You won’t see a question on a U.S. Census form asking whether you have flown in a general aviation airplane. If there were such a query, Unicoi County, Tennessee, would stick out like a sore thumb when they tallied up the answers.
There’s a simple explanation why the eastern Tennessee county—population 18,313 at the last Census—would spike a chart measuring populations of people below, let’s say, age 45 who have flown GA.
On June 16, Powley reached a milestone he never could have foreseen at the beginning: flying passenger number 10,000 (and a couple of others), in a rented Cessna 172 from Greeneville-Greene County Municipal Airport. Dignitaries present to honor the occasion included Tennessee Aeronautics Commissioner George Huddleston Jr.; Greeneville Mayor W.T. Daniels; Impact Plastics CEO Gerry O’Connor; State Rep. David Hawk; U.S. Army Legion of Merit recipient Col. Tom Reeves; State Sen. Rusty Crowe; Daryl Brady, a staff assistant to U.S. Rep. Phil Roe; and the three Air Force JROTC Cadets who flew with Powley on the noted flight: Jeremy Hankins, George Rapp, and Isaac Michalenko.
The flight had been expected in May, until bad weather intervened. With the word out that the big round number was close at hand, an interval of suspense ensued for the county’s aerospace-education initiative that launched its first flight in April 1992. More than 3,500 flights followed, mostly flown by Powley, a former F–4, A–7, and F–16 fighter pilot and Vietnam veteran.
The F.L.I.G.H.T. Foundation was founded in 1998. The next year it received a NASA grant, allowing it to expand its flight capabilities. In 2000 the program received a grant from the Tennessee Aeronautics Division, which has continued to fund the F.L.I.G.H.T. Foundation ever since.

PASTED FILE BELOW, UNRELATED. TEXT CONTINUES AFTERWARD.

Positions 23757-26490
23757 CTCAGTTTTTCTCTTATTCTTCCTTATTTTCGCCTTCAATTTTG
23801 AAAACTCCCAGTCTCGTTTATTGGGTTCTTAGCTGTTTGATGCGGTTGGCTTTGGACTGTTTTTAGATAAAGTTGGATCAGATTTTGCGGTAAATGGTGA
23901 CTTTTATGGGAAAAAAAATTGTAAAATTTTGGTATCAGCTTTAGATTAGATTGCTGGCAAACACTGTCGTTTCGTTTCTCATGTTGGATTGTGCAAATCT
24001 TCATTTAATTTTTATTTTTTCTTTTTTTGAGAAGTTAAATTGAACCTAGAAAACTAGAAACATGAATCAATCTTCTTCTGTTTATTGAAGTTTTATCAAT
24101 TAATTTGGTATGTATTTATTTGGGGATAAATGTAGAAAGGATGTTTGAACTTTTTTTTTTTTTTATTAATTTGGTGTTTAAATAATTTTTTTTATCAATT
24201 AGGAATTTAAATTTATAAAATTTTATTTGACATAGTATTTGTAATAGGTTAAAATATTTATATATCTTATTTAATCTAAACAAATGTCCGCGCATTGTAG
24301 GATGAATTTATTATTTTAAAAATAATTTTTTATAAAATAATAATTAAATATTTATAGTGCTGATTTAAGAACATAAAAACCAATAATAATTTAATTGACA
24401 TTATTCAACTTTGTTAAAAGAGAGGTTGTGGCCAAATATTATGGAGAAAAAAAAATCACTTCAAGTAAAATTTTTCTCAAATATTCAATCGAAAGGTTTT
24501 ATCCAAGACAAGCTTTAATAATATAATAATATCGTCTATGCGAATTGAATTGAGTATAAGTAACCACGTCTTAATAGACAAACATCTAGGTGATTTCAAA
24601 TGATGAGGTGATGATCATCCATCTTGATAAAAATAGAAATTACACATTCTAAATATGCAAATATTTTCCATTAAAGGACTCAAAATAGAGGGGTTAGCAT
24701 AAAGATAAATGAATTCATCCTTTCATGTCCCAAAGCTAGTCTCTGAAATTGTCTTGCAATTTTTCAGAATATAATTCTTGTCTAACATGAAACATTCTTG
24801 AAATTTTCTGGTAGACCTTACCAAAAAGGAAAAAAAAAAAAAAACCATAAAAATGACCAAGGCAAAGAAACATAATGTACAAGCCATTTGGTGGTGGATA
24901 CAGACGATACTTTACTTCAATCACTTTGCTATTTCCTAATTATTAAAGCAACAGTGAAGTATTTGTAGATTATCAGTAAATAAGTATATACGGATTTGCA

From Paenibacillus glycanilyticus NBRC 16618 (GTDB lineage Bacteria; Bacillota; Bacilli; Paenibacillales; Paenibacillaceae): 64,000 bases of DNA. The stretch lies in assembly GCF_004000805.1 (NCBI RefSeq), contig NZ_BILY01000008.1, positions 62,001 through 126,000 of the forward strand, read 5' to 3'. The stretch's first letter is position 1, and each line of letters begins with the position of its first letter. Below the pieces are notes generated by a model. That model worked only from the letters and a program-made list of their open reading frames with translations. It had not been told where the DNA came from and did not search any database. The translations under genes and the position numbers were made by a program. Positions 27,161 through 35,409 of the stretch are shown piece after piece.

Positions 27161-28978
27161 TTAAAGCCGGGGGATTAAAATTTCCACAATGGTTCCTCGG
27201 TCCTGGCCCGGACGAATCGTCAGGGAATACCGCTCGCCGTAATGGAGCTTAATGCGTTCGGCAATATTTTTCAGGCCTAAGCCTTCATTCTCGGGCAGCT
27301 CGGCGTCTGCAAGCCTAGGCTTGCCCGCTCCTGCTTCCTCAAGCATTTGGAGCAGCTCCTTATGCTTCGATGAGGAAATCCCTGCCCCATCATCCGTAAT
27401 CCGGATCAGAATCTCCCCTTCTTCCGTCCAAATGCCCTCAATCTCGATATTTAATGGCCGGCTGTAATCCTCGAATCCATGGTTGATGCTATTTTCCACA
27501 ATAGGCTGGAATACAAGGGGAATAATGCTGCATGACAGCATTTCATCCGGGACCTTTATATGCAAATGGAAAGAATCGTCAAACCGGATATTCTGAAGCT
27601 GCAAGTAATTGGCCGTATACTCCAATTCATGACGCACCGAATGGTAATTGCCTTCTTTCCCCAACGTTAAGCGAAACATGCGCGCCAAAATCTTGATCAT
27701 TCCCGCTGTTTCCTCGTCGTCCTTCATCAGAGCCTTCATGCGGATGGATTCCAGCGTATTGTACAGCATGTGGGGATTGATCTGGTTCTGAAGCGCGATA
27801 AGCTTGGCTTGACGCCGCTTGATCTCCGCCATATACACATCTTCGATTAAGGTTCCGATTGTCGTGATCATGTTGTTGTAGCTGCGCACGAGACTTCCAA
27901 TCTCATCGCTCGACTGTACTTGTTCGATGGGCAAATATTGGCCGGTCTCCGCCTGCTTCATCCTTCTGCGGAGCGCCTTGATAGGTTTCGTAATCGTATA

“This grant money is used along with funds from local, regional, and national donations to sponsor the flight program,” the foundation said in the announcement of its milestone flight, adding that “since September 1996, 164 students have earned their solo wings (from 23 different high schools, and all sponsored by grants/donations).”
Although some students have gone on to fly, the program agenda doesn’t focus on adding numbers to the pilot population. An appreciation of aviation and airports is a goal, but it’s more about the people than the airplanes.
“With emphasis needed on math and science skills, F.L.I.G.H.T. Foundation uses aviation to develop character, instill discipline, and cultivate leadership and team-building skills. The foundation provides the basis for future careers in aviation and service to our country in the Armed Forces,” the organization’s website explains.
Powley hadn’t planned to become a civilian flight instructor in retirement, but the county ROTC program was in need of rejuvenation when he signed on shortly after earning his instructor and airline transport pilot credentials, he said.
A 4-3 vote of the school board allowed the aviation curriculum into the ROTC program, and over the next few years, as interest grew, the county’s ROTC went “off probation” as a low-member program to become a distinguished unit, he said.
Powley’s work bringing aviation to youth had won widespread recognition long before the 10,000th passenger ever took flight. In 2010, AOPA reported Powley’s winning the twenty-fourth annual A. Scott Crossfield Aerospace Education Teacher of the Year Award, announced by the National Aviation Hall of Fame in Dayton, Ohio, and a fitting tribute to a 1967 graduate of the U.S. Air Force Academy, who has flown supersonic fighters, logged 347 combat missions, and is two-time recipient of the Distinguished Flying Cross. AOPA’s Aviation High School Initiative, part of the association’s You Can Fly program, also helps build and sustain aviation-based science, technology, engineering, and math programs in high schools, to provide a quality workforce to the aviation industry.
Powley also is the first recipient of the Tennessee Aviation Person of the Year, has received the Tennessee Career Contributions to Aviation Award, and was inducted into the Tennessee Aviation Hall of Fame in 2013 for the program.
As for the future, as far as he is concerned, Powley said, it’s on to student number 20,000—although for now, a middling goal of 11,000 passengers flown isn’t unreasonable.
For more information, visit the F.L.IG.H.T. Foundation’s website.